One important issue that you should pay a particularly close attention to when entering into an investor rights agreement with the people who are looking to invest into your start-up is the section in that agreement that talks about the degree of involvement that investors will have the right to in the day to day operations of your company. Ideally, you want your investors to have as little control as possible over your operations, and to have their rights limited to reasonable access to your company’s financials. For instance you can agree that you will deliver your profit and loss statements, balance sheets and other common financial documents to the investors every fiscal quarter.
You should pay attention to any language in the agreement that in so many words suggests that your investors have the right to walk into your office and tell you how to do your job, who to hire, how to develop and market your product, how to design your website, etc. After all, no CEO enjoys this type of “oversight” that will likely stifle his ability to move his company in the desired direction as soon as possible.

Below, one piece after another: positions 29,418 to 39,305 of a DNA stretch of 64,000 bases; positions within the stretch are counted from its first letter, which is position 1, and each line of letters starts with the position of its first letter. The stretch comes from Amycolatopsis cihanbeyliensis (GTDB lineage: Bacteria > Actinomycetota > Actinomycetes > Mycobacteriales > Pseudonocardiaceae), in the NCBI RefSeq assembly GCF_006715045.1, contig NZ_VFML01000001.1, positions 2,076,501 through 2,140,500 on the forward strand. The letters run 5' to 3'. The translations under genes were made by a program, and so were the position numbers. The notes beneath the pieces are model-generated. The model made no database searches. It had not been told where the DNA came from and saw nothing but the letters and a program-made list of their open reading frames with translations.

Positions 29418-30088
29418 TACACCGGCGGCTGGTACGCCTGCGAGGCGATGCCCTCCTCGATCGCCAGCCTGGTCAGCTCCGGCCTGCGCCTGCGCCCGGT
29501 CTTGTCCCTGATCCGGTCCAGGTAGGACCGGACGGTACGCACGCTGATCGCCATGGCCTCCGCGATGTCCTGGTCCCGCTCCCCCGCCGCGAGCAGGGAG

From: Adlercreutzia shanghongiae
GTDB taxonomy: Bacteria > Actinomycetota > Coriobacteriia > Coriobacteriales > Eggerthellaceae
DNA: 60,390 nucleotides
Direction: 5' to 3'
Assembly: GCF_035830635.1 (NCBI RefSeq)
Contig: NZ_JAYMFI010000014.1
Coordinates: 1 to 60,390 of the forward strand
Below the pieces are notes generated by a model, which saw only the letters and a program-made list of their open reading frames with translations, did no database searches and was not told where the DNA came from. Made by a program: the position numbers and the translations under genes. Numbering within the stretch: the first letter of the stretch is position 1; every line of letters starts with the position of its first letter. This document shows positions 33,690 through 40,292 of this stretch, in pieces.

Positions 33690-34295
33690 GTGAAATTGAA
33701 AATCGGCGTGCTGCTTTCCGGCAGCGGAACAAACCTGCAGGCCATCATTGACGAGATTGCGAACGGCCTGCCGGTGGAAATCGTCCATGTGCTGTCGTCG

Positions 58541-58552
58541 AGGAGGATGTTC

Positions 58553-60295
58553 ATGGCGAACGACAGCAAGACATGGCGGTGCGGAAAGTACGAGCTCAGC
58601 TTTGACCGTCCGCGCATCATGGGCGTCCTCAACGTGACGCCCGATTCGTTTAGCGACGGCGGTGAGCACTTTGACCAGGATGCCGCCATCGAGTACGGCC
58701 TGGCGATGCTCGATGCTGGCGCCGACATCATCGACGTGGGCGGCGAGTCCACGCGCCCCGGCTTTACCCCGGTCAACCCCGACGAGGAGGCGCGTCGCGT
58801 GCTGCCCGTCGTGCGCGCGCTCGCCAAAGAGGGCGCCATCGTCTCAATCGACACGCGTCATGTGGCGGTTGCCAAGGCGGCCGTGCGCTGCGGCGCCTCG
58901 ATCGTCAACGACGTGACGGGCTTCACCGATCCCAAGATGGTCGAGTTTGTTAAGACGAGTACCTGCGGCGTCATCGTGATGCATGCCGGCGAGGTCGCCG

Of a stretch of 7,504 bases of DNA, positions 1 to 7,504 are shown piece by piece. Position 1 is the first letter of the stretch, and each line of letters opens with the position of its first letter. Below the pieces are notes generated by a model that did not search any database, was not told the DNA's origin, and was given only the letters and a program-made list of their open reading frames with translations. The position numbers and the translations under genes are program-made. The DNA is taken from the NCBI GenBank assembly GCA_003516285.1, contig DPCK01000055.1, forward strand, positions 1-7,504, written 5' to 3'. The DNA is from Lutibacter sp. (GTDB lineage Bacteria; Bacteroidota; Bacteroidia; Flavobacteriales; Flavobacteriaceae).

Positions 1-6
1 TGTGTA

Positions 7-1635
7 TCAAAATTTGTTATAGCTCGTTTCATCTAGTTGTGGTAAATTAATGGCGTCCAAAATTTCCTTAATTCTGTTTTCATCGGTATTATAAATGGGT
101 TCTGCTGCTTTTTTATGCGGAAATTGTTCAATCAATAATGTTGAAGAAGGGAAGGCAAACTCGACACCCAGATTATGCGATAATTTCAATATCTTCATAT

Of course, if your investors are not simply passive third parties but your parent company, or a company that is in the same industry as you are, they will likely want to have significantly more involvement in the key aspects of your operations, such as product development, sales strategy, advertising, etc… In this case, the terms of this broader involvement should be carefully analyzed and negotiated to avoid future disputes over who is in charge of what and why. The more specifically you outline what your investors can and cannot do, the lower the chances will be of any dispute with them that can lead to all kinds of problems, including interruption in funding and lawsuits.